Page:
Who will win the Democratic gubernatorial primary in New York state?

April 12, 2022

2022 has already been an interesting year: changes in COVID restrictions, the reemergence of former Gov. Cuomo in the media, and a late budget, which included negotiations on many hot-button issues such as bail reform and the new Bills stadium. As we approach the June gubernatorial primaries, it only gets more interesting.

A look at Gov. Hochul

Last summer, Gov. Kathy Hochul made history by becoming the first female governor of New York state, and now she is poised to make history again by becoming the first elected female governor for the state. While this is probable, that is not to say Hochul can sit back and coast to victory, which she clearly is not planning on doing.

While it is Hochul’s first campaign for governor, she has blown her Democrat opponents out of the water with fundraising. According to the January state-required disclosure reports, she has over $22 million in her campaign chest. The governor also has the official backing of the state Democrat party. However, she does not have a smooth path to victory this June.

A late budget with little explanation to the press and public, punches in the press from her opponents, and challenges from other Democratic party candidates, all pose potential problems. However, the announcement that Lt. Gov. Brian Benjamin was arrested for his involvement in a campaign finance scheme is likely the biggest blight she will have to overcome. Not only does it lead to questions about her initial vetting process, but since the lieutenant governor is elected separately from the governor in the primary, Hochul’s running mate in November could be someone she did not handpick.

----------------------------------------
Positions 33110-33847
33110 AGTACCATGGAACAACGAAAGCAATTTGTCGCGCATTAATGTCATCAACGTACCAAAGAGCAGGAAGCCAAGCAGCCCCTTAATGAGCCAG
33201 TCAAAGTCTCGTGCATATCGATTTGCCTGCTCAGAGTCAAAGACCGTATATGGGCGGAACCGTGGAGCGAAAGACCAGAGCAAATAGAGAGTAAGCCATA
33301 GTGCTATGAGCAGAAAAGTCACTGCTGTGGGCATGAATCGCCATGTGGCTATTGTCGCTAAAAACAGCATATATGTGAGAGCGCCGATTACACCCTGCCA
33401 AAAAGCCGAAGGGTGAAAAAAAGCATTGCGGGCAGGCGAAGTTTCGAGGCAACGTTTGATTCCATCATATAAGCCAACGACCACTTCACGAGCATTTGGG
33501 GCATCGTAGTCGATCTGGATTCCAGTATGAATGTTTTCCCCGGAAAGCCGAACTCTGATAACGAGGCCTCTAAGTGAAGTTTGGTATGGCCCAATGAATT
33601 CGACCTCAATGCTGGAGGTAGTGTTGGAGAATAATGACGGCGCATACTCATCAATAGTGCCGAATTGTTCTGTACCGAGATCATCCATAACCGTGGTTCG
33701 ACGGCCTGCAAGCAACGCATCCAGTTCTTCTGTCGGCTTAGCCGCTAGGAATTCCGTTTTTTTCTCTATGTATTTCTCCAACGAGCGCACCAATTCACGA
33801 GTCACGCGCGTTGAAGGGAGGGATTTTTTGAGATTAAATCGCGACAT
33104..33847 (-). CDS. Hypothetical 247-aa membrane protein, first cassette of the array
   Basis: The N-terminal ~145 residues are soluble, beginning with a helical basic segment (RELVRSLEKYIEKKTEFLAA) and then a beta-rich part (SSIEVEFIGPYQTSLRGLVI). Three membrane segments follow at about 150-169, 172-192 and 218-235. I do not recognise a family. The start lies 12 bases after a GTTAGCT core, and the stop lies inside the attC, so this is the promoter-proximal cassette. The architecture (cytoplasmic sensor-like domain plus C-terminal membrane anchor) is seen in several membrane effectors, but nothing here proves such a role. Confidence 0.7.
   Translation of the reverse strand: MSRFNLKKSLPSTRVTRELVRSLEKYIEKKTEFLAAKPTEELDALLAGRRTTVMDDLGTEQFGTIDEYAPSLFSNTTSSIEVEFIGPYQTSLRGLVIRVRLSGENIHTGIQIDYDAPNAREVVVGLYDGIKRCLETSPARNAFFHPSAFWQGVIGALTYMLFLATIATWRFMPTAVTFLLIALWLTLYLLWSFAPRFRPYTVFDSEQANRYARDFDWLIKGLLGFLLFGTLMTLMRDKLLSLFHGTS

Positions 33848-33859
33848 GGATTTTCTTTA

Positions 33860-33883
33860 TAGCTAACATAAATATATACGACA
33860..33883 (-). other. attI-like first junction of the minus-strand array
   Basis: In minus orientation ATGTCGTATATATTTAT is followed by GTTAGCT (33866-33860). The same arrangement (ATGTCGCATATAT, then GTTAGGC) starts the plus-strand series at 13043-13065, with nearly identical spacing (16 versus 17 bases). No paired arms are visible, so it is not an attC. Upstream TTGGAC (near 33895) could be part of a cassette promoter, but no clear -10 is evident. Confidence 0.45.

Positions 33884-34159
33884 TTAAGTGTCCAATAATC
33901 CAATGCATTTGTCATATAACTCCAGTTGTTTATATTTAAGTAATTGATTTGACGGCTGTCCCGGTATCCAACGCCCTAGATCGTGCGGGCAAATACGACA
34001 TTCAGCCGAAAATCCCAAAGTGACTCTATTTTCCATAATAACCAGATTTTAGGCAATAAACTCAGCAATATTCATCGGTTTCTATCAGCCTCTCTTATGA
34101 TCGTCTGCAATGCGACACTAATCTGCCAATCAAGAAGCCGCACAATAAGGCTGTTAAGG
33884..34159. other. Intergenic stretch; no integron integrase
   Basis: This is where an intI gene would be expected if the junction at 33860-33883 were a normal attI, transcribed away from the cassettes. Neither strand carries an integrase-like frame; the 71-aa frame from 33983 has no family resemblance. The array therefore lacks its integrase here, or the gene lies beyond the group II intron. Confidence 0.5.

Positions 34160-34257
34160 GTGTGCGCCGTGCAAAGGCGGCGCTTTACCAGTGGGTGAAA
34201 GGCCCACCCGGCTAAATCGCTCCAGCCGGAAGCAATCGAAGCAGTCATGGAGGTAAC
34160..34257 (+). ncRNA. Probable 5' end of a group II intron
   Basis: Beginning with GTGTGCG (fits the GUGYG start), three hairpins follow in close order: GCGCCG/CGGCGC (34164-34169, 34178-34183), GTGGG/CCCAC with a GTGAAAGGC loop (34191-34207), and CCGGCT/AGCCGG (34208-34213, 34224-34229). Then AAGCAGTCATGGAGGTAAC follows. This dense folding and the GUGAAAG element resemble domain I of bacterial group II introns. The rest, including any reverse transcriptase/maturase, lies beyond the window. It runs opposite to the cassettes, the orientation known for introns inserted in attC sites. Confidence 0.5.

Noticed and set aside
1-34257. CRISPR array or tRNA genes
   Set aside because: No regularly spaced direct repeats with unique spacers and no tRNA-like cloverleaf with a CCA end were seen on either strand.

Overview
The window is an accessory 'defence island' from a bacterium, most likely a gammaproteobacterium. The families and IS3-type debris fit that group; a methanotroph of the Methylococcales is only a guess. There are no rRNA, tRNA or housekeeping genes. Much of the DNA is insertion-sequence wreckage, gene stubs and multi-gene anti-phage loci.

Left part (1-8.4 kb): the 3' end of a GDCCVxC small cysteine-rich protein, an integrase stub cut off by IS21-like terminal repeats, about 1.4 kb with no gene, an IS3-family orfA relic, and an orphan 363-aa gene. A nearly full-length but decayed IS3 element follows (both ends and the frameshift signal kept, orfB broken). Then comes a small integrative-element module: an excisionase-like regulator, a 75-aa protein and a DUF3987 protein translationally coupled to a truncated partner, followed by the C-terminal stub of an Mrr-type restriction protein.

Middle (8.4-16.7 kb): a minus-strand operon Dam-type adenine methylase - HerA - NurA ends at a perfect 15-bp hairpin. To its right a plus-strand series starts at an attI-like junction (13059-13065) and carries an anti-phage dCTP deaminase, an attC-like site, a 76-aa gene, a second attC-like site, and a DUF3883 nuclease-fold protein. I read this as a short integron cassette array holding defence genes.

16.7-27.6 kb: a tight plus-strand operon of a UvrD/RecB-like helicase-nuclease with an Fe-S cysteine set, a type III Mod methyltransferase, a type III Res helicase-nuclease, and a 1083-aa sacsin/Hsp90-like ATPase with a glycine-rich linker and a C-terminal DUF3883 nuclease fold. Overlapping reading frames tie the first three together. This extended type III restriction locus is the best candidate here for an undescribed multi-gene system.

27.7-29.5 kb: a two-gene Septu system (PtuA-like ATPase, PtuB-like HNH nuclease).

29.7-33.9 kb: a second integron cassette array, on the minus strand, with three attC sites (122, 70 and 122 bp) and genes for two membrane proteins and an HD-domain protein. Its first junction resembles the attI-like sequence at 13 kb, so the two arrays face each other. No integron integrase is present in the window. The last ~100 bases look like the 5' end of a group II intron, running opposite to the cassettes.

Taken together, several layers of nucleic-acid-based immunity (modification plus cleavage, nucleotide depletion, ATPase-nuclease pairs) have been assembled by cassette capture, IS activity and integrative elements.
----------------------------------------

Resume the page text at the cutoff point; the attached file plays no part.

The challengers

While Hochul is the front runner for the Democratic nomination in the June primaries, there are three other candidates vying for the privilege to represent the party in the November general election. Tom Suozzi, the current Congressman representing New York’s 3rd Congressional District, Jumaane Williams, the current New York City public advocate, and Paul Nichols, Queens-based attorney who used to work for state Sen. Leroy Comrie are all still actively campaigning to be the Democrat’s nominee.

Suozzi seems most poised to be the biggest challenge to Hochul. He is a past Nassau County executive and mayor of Glen Cove, N.Y., so he is no stranger to executive leadership. He also has the most name recognition and he has been the most active in recent months. Suozzi has a big presence across many social-media channels, he has been getting good coverage by the media, and he has an anti-Hochul ad on Google that pops up when you search for anything related to the New York governor’s race.

Who will be the nominee?

While Suozzi might put up a good fight, Hochul is still predicted to be the winner by recent polls by a large double-digit margin. Despite the budget issues of late, which has decreased her support, her polling numbers have started to go back up. Even if Hochul takes another hit, like during the budget season, in the coming months leading into the primary, it is unlikely anything big enough could occur to prevent Gov. Hochul from obtaining the Democratic party nomination.

What about the Republicans?

For a discussion of the Republican gubernatorial hopefuls, read N.Y.: Republican Gubernatorial primaries, who will come out on top?

About the author…

Katherine “Kat” Slye-Hernandez, Ph.D.

Katherine “Kat” Slye-Hernandez, Ph.D., joined PIA’s Government & Industry Affairs team in 2018 as government and industry affairs specialist. Now, as the PAC coordinator & public policy analyst, she is responsible for managing political action committees in New York and New Jersey; tracking legislation and regulations; helping manage the association’s advocacy initiatives throughout the Northeast states; and drafting position statements and testimonies. Kat previously worked as a Senate fellow for the New York State Senate Fellowship Program; as well as an instructor of public policy at the State University of Albany, Albany, N.Y. She also worked as a senior research aid and assistant for the SUNY Research Foundation, Albany, N.Y. She received her Ph.D. in political science from the State University of Albany, Albany, N.Y., in May 2020. She also has her Master of Arts from SUNY Albany and a Bachelor of Arts degree in Political Science and History from Elmira College, Elmira, N.Y.

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